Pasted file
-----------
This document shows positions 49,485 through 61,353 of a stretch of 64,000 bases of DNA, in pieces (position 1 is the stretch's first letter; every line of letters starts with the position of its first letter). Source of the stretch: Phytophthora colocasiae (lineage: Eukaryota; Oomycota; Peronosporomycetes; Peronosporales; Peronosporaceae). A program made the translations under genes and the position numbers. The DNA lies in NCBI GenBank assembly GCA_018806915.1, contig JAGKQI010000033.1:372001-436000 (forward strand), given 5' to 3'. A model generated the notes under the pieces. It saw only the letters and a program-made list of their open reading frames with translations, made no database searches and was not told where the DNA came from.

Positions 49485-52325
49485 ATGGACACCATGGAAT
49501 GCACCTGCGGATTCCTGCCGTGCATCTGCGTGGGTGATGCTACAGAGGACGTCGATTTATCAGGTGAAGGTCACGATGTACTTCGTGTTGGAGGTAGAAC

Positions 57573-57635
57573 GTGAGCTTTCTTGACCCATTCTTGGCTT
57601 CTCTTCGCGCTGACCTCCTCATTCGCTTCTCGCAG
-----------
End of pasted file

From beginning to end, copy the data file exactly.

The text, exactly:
This document shows positions 49,485 through 61,353 of a stretch of 64,000 bases of DNA, in pieces (position 1 is the stretch's first letter; every line of letters starts with the position of its first letter). Source of the stretch: Phytophthora colocasiae (lineage: Eukaryota; Oomycota; Peronosporomycetes; Peronosporales; Peronosporaceae). A program made the translations under genes and the position numbers. The DNA lies in NCBI GenBank assembly GCA_018806915.1, contig JAGKQI010000033.1:372001-436000 (forward strand), given 5' to 3'. A model generated the notes under the pieces. It saw only the letters and a program-made list of their open reading frames with translations, made no database searches and was not told where the DNA came from.

Positions 49485-52325
49485 ATGGACACCATGGAAT
49501 GCACCTGCGGATTCCTGCCGTGCATCTGCGTGGGTGATGCTACAGAGGACGTCGATTTATCAGGTGAAGGTCACGATGTACTTCGTGTTGGAGGTAGAAC

Positions 57573-57635
57573 GTGAGCTTTCTTGACCCATTCTTGGCTT
57601 CTCTTCGCGCTGACCTCCTCATTCGCTTCTCGCAG